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consider the diagram above. I know that deflection is described by the equation $$EI\frac{d^4y}{dx^4}=p(x)$$ where $L$ is the length of the beam, $E$ is the Young's module, $I$ is the moment of inertia, $p$ is the distribution of load and $M$ is the torque.

I have the boundary conditions

$y(0)=y'(0)=0$ which means that the left end of the beam is immovable.

$y(L)=0$ which mean that the right end of the beam is supported by something.

Then, what would be the condition for $y'(L)$ ??


2 Answers 2


Here, $y'(L)$, i.e., the slope at $x=L$ cannot be determined beforehand. However, moment is prescribed at $x=L$. So, the boundary condition will be $EI\frac{d^2y}{dx^2}|_{x=L} = M$.


You have no imposed boundary condition on $y'$ on the right side of the beam. The derivative of a beam deflection (i.e the curvature) is not constrained by a simple support.
Note : This system is hyperstatic

  • $\begingroup$ The derivative of the deflection is not the curvature, that is the second derivative. (There is a boundary condition on the second derivative, as the bending moment is known at L.) $\endgroup$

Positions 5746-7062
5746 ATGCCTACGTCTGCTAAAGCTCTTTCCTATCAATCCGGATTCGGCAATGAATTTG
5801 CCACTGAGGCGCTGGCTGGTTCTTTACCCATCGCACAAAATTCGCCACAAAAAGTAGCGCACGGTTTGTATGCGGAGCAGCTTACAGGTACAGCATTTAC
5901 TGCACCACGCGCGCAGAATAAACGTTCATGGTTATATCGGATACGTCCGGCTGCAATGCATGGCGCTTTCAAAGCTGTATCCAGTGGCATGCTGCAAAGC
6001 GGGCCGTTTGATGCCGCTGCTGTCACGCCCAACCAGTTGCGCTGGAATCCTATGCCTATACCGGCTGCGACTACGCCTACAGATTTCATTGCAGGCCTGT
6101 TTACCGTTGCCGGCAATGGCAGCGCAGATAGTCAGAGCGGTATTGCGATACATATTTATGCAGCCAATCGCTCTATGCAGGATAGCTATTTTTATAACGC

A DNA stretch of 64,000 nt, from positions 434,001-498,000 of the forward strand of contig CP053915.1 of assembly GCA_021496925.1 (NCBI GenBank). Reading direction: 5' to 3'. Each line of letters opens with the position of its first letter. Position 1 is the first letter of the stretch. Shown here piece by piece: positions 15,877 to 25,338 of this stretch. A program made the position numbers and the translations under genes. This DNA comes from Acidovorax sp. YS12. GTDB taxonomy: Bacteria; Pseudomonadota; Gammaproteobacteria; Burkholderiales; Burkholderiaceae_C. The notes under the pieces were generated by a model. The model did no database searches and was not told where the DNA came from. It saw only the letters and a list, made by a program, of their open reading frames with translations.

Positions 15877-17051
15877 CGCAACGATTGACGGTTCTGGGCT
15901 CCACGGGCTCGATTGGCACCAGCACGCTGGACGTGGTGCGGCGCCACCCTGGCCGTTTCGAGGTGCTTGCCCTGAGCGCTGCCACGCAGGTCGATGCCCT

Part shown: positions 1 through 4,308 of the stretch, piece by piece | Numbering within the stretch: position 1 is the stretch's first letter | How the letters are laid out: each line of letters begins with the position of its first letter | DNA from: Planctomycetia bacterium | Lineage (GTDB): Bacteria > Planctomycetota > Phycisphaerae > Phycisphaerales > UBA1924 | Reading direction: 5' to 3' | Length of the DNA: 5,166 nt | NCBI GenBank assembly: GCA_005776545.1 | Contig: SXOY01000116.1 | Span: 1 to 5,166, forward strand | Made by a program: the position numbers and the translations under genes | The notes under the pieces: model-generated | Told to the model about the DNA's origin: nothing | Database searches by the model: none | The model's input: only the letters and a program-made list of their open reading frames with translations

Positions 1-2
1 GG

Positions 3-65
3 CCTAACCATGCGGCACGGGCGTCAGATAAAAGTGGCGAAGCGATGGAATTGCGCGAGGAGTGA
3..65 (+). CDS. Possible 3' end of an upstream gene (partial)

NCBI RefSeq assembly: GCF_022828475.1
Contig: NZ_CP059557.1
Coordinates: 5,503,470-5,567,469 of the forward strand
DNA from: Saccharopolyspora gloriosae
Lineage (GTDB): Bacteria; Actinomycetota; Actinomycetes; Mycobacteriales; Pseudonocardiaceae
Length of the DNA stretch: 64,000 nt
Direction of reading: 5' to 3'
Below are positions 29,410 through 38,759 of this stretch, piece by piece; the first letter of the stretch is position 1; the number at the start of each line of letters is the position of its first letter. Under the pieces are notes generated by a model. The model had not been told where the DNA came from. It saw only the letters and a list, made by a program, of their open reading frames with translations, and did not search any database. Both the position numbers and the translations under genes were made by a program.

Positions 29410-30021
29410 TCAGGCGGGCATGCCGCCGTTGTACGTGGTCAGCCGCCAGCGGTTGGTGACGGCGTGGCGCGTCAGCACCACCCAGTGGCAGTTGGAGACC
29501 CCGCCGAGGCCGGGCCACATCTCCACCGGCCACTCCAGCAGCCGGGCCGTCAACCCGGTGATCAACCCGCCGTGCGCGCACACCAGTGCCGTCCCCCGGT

– ingenørd
    Commented Apr 28, 2020 at 11:54
  • 1
    $\begingroup$ Also, the system isn't hyperstatic because vertical displacement is blocked twice. If it were, any simply-supported beam would be hyperstatic. The system is hyperstatic because there are 4 constraints $\left(\delta_x(0) = \delta_y(0) = \theta(0) = \delta_y(L) = 0\right)$ and only three equilibrium equations $\left(\sum F_x = \sum F_y = \sum M = 0\right)$. $\endgroup$
    – Wasabi
    Commented Apr 28, 2020 at 13:20
  • $\begingroup$ You are right, thanks for pointing out my mistake $\endgroup$
    – ClariB
    Commented Apr 29, 2020 at 6:48

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